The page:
Party spirit squashed at World Economic Forum


Companies and banks will be cutting back on lavish late night soirées at this year's World Economic Forum in the light of deepening recession fears.

This content was published on January 26, 2009 - 20:14

Participants to the annual forum in Davos have been criticised by WEF's own founder for spending too much money on sealing business deals and cultivating contacts at expensive parties.

Klaus Schwab has urged attendees to focus their efforts this year on trying to solve the current financial crisis that has spilled over into the real economy at the expense of profits, jobs and reputations.

"The partying crept in. We let it get out of control, and attention was taken away from the speed and complexity of how the world's challenges built up," he told Bloomberg news agency in October.

WEF chief operating officer Kevin Steinberg added that participants at events at one top hotel were "more interested in entering into bidding wars to secure the biggest party room than they were in attending sessions held there".

The finger of suspicion for excessive entertaining has been pointed at major United States banks and other companies. But the message appears to have sunk in, with banks cancelling parties and hotels reporting less money being lavished on hospitality compared to previous events.

Cheese instead of caviar

US investment bank Goldman Sachs has reportedly pulled the plug on its usual wining and dining programme while other institutions have cut back on the size of delegations they will send to Davos.

The prestigious Steigenberger Belvédère hotel said entertainment budgets of its clients have dropped 30 per cent from last year. "Instead of caviar and lobster, there is cheese and ham on the menu," Ernst Wyrsch, the hotel's director, told the Sonntagszeitung newspaper.

Swiss banking giant UBS may have been criticised for setting aside SFr2 billion ($1.73 billion) in bonuses for staff this year, but it has never been named as one of the forum's biggest party animals.

The bank told swissinfo there would be no changes to its WEF attendance this year and no "extravagant events". Credit Suisse bank said it also has the same programme.

Image no problem

Jürg Zurcher, general manager of the Sunstar hotel and president of the Davos hotel association, told swissinfo that the increased number of participants at this year's forum has made up for a tightening of budgets.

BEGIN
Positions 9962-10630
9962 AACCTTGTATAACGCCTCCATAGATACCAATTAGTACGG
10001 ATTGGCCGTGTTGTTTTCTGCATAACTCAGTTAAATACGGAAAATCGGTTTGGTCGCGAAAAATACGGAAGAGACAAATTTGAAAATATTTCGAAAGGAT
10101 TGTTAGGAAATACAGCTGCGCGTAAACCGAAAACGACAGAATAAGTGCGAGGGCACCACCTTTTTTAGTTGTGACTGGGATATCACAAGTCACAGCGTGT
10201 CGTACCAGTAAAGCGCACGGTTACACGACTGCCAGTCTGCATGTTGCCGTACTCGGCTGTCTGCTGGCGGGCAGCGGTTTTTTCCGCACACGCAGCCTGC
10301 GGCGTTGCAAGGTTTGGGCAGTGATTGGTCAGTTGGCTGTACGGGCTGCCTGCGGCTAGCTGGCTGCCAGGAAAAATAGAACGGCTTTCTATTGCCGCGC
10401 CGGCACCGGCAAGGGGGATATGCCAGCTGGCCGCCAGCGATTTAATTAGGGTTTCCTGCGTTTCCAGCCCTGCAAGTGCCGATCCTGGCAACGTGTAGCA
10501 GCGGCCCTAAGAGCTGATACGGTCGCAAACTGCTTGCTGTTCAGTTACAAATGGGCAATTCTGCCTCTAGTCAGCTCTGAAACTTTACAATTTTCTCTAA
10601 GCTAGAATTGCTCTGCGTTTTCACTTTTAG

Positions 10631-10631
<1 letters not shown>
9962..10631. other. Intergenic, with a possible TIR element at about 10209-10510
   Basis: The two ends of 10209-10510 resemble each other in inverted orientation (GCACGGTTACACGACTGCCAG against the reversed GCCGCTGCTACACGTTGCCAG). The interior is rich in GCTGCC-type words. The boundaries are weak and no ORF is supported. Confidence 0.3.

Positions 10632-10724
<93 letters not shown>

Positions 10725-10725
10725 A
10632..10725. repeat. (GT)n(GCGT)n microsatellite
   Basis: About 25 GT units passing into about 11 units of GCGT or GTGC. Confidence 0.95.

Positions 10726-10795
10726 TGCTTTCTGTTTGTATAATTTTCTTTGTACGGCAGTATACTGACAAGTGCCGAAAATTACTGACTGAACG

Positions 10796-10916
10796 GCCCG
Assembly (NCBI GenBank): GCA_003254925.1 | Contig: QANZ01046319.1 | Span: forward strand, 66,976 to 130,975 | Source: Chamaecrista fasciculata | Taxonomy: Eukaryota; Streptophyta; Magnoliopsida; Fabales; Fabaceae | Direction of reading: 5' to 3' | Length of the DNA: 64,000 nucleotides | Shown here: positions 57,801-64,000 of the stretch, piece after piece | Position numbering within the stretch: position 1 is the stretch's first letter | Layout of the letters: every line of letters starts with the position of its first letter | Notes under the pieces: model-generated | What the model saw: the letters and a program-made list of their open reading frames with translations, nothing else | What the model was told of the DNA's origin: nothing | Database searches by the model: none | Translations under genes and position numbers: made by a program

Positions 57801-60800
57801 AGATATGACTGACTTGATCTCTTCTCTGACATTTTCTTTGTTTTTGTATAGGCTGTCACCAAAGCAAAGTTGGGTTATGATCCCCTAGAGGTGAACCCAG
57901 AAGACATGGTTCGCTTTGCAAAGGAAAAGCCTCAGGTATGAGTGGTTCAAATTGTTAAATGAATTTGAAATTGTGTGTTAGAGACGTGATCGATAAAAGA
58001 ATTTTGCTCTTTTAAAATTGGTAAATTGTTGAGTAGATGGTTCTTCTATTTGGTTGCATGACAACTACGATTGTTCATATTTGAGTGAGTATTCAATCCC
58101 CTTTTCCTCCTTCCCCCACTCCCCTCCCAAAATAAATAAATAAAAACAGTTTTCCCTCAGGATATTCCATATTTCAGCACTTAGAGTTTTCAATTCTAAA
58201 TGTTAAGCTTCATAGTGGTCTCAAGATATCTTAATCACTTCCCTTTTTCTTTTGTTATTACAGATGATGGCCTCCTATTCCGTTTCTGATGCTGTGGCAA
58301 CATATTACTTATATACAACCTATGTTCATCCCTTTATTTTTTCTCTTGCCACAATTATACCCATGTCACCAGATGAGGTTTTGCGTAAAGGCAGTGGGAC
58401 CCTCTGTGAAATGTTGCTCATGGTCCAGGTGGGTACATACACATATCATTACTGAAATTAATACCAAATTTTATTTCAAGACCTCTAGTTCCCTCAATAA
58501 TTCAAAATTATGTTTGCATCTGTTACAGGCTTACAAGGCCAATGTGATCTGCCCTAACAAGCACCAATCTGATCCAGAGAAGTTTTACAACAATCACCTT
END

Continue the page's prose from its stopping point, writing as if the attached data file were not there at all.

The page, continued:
A record 2,500 participants are attending the 2009 forum. While some financial organisations may be sending smaller delegations, there is wider interest from politicians and non-governmental organisations.

"Hotels are organising more meetings and events than last year. I would not describe them as parties, but as working lunches and dinners," he said. "Last year we saw more expensive food on the menus, but we are organising so much this year that we really need more facilities."

One public relations expert, however, believes this has less to do with image and more to do with facing up to the reality of shrinking budgets after a succession of financial shocks and disappearing assets.

"We are advising a number of financial institutions and global companies and they have all scaled down their whole [WEF] budget," said Peter Knobel, of the Swiss PR agency bearing his own name.

"This is 100 per cent due to the very tight economic conditions."

swissinfo, Matthew Allen

World Economic Forum

The World Economic Forum started life as the European Management Forum in 1971. Formed by German-born businessman Professor Klaus Schwab, the forum was designed to connect European business leaders to their counterparts in the United States to find ways of boosting connections and solving problems.

It is a non-profit organisation headquartered in Geneva that is funded by the varying subscription fees of its members.

The forum took its current name in 1987 as it broadened its horizons to providing a platform for finding solutions to international disputes. WEF claims to have helped calm disputes between Turkey and Greece, north and south Korea, east and west Germany and in South Africa during the apartheid regime.

WEF conducts detailed global and country specific reports and conducts other research for its members. It also hosts a number of annual meetings – the flagship being Davos at the beginning of each year.

Davos has attracted a number of big names in the world of business, academia, politics and show business. These include: Nelson Mandela, Bill Clinton, Tony Blair, Bono, Angela Merkel, Bill Gates and Sharon Stone.

As the forum grew in size and status in the 1990s, it attracted rising criticism from anti-globalisation groups, complaining of elitism and self-interest among participants.

The 2009 WEF in Davos will be held from January 28 to February 1.

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